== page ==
LinkedIn: Social is Social! 2016-Jan-28 by Geoffrey Moore

Jill Rowley, Startup Advisor, Marketing Expert: I'd add Social is humanizing. Social Networks like LinkedIn and Twitter give us the ability to understand someone's identity (their skills, where they've worked, where they went to University, where they live), their relationships (to whom they're connected, what groups they're a member of, who they follow and are followed by), and their interests (what they care about, what makes them tick).


How Kroger earns world-class loyalty and we can, too.

When Kroger launched their state-of-the-art loyalty program in 2003, I was immediately won over. It helped that there was a Kroger store four blocks from my home (yes, I have an inner city lifestyle). At every touch, my loyalty grew stronger. Tq140417qdThe program seem to mold itself around my needs. Now they have one of the highest ranking loyalty programs in the world. 

What if we don't have millions of dollars to spend on a world-class loyalty program? We follow these guidelines from Bond Brand Loyalty:

Elements that ranked as the top functional drivers of satisfaction include:

  1. The appeal of rewards. (Kroger offers rebate checks, grocery discounts, fuel discounts, and more.)
  2. The ease with which rewards can be redeemed. (We choose our mechanism: credit card, loyalty card, mobile app.)
  3. The amount accumulated per $1 spent. (Savings are substantial.)
  4. Ability to reach rewards in a timely manner. (We can get something every visit, and monthly rewards pile up.)
  5. Number of ways benefits can be earned. (Co-operating with Shell, Liberty Mutual, and more.)

Elements that ranked as the top experience drivers include:

  1. The program is worth the effort of participating.
  2. The program meets my needs.
  3. The program is enjoyable.
  4. The program is simple. (Kroger's program is not simple overall, but our access to rewards is simple.)
  5. The program is easy to understand.

Learn more with Bond's '15 Loyalty Report


Why we have to stop answering our own questions

Most of us believe we have to talk in order to be persuasive, but one of the best ways is to ask good questions, listen to the answers, and integrate those answers into the way forward, acknowledging the person who contributed.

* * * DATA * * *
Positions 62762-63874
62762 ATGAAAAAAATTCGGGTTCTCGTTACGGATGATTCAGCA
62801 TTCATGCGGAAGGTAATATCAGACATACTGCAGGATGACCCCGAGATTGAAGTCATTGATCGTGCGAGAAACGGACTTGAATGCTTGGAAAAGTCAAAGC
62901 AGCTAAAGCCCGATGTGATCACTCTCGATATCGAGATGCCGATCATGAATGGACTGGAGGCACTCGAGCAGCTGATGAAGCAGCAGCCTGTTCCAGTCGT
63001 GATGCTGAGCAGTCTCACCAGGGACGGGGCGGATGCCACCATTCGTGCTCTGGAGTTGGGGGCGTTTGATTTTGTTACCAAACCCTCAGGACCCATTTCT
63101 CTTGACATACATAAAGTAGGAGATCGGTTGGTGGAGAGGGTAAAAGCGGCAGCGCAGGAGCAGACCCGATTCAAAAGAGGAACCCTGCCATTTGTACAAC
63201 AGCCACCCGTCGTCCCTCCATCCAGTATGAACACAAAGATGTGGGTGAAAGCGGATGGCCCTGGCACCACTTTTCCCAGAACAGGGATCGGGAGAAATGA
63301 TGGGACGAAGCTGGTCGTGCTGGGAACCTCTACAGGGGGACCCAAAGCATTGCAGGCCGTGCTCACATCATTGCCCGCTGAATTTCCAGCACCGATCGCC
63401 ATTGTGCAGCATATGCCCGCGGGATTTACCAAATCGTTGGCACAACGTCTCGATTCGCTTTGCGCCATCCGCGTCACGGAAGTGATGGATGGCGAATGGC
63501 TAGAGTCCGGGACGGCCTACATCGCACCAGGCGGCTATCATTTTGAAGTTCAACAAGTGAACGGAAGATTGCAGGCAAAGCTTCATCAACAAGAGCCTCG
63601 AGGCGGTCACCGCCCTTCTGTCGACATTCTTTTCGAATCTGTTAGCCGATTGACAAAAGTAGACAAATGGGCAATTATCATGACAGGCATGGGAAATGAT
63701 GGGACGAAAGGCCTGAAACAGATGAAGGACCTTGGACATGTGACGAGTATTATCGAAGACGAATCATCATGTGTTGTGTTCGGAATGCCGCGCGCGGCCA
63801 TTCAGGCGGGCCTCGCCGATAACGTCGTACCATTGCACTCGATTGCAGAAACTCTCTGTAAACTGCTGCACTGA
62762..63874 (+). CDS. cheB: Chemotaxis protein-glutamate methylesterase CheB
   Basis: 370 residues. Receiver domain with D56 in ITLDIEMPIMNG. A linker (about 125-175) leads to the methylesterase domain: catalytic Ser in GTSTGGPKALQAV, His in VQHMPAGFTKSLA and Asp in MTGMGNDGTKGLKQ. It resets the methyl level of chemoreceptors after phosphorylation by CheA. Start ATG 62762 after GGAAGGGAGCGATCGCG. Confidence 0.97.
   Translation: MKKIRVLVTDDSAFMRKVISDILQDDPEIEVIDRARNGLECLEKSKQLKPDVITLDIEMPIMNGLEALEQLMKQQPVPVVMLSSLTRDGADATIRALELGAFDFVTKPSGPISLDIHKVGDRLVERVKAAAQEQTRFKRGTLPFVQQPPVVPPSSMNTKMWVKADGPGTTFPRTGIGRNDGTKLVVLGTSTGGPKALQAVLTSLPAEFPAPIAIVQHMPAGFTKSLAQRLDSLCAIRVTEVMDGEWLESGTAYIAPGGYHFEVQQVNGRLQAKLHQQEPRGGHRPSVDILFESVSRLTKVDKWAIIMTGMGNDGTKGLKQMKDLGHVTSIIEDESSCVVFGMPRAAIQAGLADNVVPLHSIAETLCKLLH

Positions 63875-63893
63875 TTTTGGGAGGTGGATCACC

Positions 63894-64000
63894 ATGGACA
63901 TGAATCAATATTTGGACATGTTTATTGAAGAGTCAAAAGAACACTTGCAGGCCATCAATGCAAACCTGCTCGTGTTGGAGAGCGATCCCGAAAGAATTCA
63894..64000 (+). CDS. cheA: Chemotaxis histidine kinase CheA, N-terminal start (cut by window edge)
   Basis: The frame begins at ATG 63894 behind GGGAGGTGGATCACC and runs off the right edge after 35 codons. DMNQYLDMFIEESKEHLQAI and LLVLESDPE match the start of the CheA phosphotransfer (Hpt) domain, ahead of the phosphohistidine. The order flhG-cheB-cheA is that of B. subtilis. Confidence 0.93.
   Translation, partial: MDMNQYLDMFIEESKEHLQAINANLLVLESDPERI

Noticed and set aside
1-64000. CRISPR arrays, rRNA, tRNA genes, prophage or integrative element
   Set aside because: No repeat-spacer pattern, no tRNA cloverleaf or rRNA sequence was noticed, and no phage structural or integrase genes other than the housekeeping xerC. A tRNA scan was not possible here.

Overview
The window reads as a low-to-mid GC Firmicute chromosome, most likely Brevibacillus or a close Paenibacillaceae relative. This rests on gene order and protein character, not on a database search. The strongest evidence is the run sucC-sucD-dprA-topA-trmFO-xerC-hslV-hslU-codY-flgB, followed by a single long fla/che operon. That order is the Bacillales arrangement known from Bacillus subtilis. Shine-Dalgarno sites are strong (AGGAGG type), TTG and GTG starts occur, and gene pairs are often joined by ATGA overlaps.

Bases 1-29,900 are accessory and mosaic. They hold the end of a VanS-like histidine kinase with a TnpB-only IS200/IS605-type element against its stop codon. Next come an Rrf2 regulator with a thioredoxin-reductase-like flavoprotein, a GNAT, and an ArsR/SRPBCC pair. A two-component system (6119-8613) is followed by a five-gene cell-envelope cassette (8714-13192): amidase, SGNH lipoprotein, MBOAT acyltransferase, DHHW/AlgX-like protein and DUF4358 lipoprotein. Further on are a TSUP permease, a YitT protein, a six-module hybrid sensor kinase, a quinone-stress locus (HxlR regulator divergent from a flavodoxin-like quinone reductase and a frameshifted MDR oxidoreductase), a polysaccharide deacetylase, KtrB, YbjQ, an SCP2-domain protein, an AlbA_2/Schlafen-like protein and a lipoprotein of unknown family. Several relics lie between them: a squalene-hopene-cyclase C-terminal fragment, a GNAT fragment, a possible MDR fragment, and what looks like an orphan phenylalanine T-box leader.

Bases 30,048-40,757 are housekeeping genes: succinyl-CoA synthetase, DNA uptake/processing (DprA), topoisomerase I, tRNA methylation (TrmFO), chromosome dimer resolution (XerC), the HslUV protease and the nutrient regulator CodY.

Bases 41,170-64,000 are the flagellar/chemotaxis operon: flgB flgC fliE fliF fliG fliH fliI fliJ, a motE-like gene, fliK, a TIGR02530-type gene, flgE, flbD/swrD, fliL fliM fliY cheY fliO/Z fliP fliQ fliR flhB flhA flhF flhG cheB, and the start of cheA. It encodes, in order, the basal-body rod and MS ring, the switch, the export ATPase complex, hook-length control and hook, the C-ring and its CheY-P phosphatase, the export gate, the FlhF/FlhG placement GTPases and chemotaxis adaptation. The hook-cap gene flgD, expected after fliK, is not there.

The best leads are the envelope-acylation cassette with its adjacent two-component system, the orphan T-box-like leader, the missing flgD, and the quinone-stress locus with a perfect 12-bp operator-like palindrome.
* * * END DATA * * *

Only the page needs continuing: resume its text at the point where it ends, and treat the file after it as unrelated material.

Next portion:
PeterBregman.com: If You Want People to Listen, Stop Talking, 2015-May-26 by Peter Bregman Tq150605ldl

It is easy to fall into the habit of persuasion by argument. But arguing does not change minds — if anything, it makes people more intransigent. Silence is a greatly underestimated source of power. In silence, we can hear not only what is being said but also what is not being said. In silence, it can be easier to reach the truth....

I could tell what George was doing, because when he decided to speak, he was able to articulate each person’s position. And, when he spoke about what they said, he looked at them in acknowledgement, and he linked what they had said to the larger outcome they were pursuing.

Here’s what’s interesting: Because it was clear that George had heard them, people did not argue with him. And, because he had heard them, his perspective was the wisest in the room....

“When you ask a question into a group,” he told me, “think of it as a competition. If you answer your own question, you’ve lost."


Asking to get (what Sarah said)

Medium: The art of asking: or, how to ask and get what you want, 2013-Sep-9 by Sarah Kathleen Peck [highlight added.]

Put the ask on the table. Make it easy to find. Make your wishes known.

  • Give alternatives if you’d like, but stick to two, maximum three. Sometimes it’s easier for people to say yes to one of two options rather than having to choose between many. Stick to just one or two things.
  • Start with small wins. Ask incrementally for specific, small things. Get a foot in the door. Don’t ask for the big thing until you’ve established rapport, responsibility and demonstrated follow-through with someone.

14. Pay attention to context and surrounding cues. People make decisions based on their physical surroundings—much more than they would probably believe.